Paroxysmal supraventricular tachycardia (PSVT) is the most common dysrhythmia in infancy: its management can usually be performed at primary pediatric care level. The authors discuss the pathophysiology, the clinical features and the therapeutic approaches of PSVT, also on the basis of their personal experience. Generally two different mechanisms are mostly responsible of PSVT: an atrial automatic focus or a reentry circuit. The EKG diagnosis is essentially based on the duration of QRS complex and the features of the P wave. Vagal maneuvers (especially diving-reflex or ice-bag facial application) are the most effective therapeutic procedures to stop PSVT. When these maneuvres are unsuccessful, an intravenous bolus of ATP is actually recommended because of its strong and brief vagotonic effect. Digoxin - which can be used in acute therapy as well - represents the classical maintenance therapy in most infants under one year of age. Amiodarone is much less employed. In most cases the recovery of PSVT occurs spontaneously during the first year of life and, after this age, cases needing further therapy and or surveillance are quite uncommon. Ablation of automatic focuses or accessory pathways is rarely necessary.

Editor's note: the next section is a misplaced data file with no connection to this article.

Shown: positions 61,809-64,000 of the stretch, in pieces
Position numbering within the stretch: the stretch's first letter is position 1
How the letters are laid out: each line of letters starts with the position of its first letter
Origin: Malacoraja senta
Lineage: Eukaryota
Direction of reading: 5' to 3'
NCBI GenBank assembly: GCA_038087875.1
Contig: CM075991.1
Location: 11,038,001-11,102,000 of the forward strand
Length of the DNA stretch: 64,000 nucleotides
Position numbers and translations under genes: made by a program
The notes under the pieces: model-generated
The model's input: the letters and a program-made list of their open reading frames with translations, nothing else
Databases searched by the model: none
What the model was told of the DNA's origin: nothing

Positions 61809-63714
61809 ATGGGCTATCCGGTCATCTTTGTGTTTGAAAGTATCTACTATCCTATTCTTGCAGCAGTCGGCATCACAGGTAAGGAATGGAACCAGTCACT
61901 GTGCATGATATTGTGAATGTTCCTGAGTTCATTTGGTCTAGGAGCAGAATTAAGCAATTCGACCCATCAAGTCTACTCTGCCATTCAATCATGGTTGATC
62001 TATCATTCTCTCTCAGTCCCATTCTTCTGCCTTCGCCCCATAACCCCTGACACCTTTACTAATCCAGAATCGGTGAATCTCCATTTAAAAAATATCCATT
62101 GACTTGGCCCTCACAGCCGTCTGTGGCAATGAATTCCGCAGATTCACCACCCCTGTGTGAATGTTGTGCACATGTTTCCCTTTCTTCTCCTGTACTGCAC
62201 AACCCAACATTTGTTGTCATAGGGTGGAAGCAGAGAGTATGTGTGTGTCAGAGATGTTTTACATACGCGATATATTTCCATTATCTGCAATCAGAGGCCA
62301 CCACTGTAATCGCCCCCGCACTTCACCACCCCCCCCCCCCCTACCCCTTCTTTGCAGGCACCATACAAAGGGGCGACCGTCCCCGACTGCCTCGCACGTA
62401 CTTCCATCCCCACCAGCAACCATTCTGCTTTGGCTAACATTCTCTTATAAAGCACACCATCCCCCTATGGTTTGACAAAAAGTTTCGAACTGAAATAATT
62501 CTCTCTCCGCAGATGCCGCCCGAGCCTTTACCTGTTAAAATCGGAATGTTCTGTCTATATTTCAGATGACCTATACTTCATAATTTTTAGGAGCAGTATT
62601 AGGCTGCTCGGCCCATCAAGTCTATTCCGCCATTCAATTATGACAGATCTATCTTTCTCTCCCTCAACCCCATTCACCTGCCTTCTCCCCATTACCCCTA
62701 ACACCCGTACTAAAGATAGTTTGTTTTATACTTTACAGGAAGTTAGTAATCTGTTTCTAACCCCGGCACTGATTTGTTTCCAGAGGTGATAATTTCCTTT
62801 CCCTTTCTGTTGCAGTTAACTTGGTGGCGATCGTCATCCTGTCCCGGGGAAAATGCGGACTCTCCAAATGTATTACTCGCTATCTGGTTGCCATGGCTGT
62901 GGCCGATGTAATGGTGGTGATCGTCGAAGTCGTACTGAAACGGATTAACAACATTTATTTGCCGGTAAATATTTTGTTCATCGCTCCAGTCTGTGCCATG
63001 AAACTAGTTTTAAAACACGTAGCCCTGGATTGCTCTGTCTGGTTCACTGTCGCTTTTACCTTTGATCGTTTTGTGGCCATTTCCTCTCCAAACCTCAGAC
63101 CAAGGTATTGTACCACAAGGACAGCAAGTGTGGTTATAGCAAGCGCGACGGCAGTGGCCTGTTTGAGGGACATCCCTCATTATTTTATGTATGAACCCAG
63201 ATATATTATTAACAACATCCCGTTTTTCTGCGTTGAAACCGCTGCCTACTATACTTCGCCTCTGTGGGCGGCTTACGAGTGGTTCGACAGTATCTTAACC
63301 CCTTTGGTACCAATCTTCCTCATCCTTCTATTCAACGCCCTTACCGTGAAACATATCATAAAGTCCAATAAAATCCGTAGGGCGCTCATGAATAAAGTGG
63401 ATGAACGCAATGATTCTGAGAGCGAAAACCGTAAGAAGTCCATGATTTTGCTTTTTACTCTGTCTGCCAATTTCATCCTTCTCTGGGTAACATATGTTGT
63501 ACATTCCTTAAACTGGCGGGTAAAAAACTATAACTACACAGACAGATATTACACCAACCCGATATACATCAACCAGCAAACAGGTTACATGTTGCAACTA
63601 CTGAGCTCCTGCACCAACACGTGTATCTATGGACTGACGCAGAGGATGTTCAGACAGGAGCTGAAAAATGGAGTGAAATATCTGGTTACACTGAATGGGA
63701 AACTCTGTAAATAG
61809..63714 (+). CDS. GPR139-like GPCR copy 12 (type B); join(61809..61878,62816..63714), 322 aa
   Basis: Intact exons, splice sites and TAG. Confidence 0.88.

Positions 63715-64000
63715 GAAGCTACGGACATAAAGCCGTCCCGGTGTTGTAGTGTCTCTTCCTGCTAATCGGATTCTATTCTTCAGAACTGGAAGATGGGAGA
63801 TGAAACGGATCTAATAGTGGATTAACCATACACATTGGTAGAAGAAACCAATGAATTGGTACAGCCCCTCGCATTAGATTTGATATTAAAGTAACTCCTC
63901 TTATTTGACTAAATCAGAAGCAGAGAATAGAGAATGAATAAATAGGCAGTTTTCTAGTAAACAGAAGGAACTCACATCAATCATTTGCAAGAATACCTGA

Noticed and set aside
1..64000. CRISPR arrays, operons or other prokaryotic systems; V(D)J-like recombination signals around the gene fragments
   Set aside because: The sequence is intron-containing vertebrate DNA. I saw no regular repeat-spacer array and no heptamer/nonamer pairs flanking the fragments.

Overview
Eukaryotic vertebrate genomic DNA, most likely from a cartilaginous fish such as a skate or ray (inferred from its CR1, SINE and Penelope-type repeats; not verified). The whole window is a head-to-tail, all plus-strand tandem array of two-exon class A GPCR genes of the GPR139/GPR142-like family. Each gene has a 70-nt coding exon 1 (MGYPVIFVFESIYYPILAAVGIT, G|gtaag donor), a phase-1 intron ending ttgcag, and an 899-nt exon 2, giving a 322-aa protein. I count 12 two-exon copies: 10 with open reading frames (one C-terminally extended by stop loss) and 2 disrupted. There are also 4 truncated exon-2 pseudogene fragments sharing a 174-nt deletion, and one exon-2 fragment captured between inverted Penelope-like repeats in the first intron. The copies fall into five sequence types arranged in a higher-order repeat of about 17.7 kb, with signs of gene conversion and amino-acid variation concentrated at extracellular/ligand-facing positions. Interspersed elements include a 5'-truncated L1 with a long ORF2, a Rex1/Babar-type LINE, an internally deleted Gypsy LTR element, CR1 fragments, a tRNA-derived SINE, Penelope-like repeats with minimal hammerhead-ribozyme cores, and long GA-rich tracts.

|Number of pages||7|
|Journal||Rivista Italiana di Pediatria|
|Publication status||Published - 1994|
ASJC Scopus subject areas
- Pediatrics, Perinatology, and Child Health